For these three brands, making a positive impact is a part of their business plan

Newman’s Own, Ben and Jerry’s and Dave’s Killer Bread put social activism in their ingredient list

By Sophie Baron

It’s the modern-day grocery store dilemma, you walk in looking for a pint of ice cream, a bottle of salad dressing and a loaf of bread. Sounds simple? Think again. While your list may seem short, your options are unlimited and suddenly you’re faced with a whole aisle dedicated to each item on your list. So, which brand do you pick? Many would assume it’s the best-looking or best-tasting option provided. But in 2021, that’s not all it takes to win over the hearts and minds of the consumer.

When it comes to food, the secret ingredient isn’t necessarily a dash of sugar or squeeze of lemon. It’s actually a brand whose purpose isn’t just to sell you great-tasting food, but one with a broader focus on giving back and standing up for what is right. In fact, according to Statista, 87% of Americans will purchase a product because a company advocated for a cause they care about. 

While this trend is becoming increasingly relevant to consumers everywhere, brands such as  Ben & Jerry’s, Newman’s Own and Dave’s Killer Bread have always made activism, advocacy and giving back a core part of their business model.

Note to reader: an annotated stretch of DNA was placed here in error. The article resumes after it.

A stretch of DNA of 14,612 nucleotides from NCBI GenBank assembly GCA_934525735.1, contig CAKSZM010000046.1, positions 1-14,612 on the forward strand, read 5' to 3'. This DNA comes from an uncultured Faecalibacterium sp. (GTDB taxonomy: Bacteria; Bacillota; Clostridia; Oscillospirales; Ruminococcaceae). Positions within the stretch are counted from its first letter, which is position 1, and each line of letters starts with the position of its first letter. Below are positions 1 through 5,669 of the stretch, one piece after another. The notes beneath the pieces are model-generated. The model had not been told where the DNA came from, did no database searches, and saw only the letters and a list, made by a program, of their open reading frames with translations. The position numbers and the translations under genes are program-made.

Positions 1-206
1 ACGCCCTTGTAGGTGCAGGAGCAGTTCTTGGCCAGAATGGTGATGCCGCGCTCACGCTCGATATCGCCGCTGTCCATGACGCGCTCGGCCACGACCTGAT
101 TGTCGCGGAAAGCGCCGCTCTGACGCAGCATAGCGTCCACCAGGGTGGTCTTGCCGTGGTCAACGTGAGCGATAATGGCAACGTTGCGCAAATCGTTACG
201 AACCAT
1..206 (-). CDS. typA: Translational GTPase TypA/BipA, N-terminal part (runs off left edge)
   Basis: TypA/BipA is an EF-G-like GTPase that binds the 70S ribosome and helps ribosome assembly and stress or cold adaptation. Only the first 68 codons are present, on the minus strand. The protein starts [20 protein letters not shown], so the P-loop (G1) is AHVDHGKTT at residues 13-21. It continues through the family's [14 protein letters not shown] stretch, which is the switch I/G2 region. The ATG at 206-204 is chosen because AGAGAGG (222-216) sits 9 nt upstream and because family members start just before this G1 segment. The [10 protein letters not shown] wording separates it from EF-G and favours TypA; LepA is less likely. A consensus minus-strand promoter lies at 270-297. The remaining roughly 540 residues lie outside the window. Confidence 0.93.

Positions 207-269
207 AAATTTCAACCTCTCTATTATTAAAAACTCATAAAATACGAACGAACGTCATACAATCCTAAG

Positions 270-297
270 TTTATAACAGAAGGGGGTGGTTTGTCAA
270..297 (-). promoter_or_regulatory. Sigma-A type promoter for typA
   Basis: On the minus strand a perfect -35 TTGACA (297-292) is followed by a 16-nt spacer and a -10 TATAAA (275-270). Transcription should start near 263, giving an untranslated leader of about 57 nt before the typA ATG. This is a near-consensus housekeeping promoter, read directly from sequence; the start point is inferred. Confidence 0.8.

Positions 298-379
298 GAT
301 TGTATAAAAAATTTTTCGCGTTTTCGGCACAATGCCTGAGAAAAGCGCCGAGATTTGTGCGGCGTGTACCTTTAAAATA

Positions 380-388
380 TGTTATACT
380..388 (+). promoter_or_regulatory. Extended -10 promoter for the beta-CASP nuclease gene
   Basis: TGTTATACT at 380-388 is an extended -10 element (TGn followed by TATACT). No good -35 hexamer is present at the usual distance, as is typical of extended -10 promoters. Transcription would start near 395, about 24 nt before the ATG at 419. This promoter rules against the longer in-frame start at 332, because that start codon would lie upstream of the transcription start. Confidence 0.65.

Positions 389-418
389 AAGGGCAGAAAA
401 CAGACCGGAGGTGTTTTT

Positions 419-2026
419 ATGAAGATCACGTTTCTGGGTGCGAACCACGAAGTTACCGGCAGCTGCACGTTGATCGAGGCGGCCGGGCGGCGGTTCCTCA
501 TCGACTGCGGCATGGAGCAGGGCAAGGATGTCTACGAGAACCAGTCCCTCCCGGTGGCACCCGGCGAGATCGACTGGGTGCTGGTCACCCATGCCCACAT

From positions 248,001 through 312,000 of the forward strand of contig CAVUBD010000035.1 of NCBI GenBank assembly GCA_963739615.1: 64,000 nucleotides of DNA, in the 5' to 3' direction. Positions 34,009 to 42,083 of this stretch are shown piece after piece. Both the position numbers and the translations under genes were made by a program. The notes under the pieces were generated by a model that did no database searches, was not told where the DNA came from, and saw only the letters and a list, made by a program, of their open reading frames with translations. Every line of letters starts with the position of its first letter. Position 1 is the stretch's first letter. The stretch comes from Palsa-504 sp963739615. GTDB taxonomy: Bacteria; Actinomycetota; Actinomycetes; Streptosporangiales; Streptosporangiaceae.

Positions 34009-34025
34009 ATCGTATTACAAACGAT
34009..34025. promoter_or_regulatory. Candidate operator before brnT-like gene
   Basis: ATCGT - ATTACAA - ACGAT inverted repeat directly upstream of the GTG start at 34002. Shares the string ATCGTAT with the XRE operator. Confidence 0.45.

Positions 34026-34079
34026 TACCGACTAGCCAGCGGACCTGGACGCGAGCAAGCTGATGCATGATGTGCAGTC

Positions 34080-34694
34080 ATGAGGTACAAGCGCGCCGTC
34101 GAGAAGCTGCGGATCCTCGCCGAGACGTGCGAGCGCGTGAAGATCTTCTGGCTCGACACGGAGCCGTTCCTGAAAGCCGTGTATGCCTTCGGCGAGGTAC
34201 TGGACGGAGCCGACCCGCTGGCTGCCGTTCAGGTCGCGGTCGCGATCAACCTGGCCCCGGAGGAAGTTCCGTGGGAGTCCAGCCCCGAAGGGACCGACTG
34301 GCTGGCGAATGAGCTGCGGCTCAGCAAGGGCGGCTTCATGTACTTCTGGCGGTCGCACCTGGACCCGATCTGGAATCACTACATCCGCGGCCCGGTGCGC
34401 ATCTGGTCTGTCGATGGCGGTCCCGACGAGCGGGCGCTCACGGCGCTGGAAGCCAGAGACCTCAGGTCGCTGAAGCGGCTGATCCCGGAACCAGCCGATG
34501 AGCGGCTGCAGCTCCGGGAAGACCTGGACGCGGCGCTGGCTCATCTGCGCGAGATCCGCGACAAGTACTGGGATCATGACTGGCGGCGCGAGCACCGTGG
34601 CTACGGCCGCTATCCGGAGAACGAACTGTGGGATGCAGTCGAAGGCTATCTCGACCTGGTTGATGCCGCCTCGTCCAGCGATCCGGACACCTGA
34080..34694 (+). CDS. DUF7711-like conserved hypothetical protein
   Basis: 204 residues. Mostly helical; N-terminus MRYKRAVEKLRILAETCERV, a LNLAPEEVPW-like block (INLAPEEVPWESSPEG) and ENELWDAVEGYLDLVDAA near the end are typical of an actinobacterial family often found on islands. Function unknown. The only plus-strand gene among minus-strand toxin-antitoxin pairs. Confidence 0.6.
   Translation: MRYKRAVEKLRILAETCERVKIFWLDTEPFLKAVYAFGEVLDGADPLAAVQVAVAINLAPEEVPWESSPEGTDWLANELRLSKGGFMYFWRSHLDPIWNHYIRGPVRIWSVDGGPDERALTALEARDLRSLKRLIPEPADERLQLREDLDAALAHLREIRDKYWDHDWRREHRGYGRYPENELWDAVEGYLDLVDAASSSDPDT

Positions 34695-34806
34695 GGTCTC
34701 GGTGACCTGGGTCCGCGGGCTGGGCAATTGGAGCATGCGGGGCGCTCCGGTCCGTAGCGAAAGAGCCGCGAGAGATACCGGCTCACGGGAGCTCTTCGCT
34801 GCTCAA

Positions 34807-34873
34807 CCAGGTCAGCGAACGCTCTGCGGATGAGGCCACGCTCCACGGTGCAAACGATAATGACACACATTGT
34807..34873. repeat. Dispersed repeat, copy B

According to Sean Greenwood, the Grand Poobah of Public Relations for Ben & Jerry’s, a few years after Ben & Jerry’s gained popularity, the founders felt the normal business model was created to take advantage of the bottom worker. So, they decided to change their model to make an impact for the better. Ben & Jerry’s made activism and sticking up for what’s right a part of their mission. 

“We’re not just doing this for a marketing value for people to go, ‘Yay, Ben & Jerry’s did something good,’” Greenwood said. “We’re doing it because we believe in the power of business to get out there and say here’s what needs to happen.”

Ben & Jerry’s has been incorporating activism with their ice cream flavors for years, and has even made it an integral part of their mission. Greenwood mentioned that for Ben & Jerry’s, it’s not just about maximizing profits; it’s about making a fair profit while still having plenty left over to propel the social mission of the company.

Paul Newman’s homemade salad dressing bottles began flying off the shelves in 1982, and since they rolled out, they featured a photo of his face on the label. Newman decided that if he was going to stamp his face on his products, he would give his profits away to good causes, according to Miriam Nelson, President and CEO of the Newman’s Own Foundation.  

“Since then, the company and the foundation have given away about $570 million to really great causes,” Nelson said. 

Dave’s Killer Bread is another example of a company in which ethics is literally baked into the product. According to their website, Dave’s prides itself on “hiring the best person for the job, regardless of criminal history.”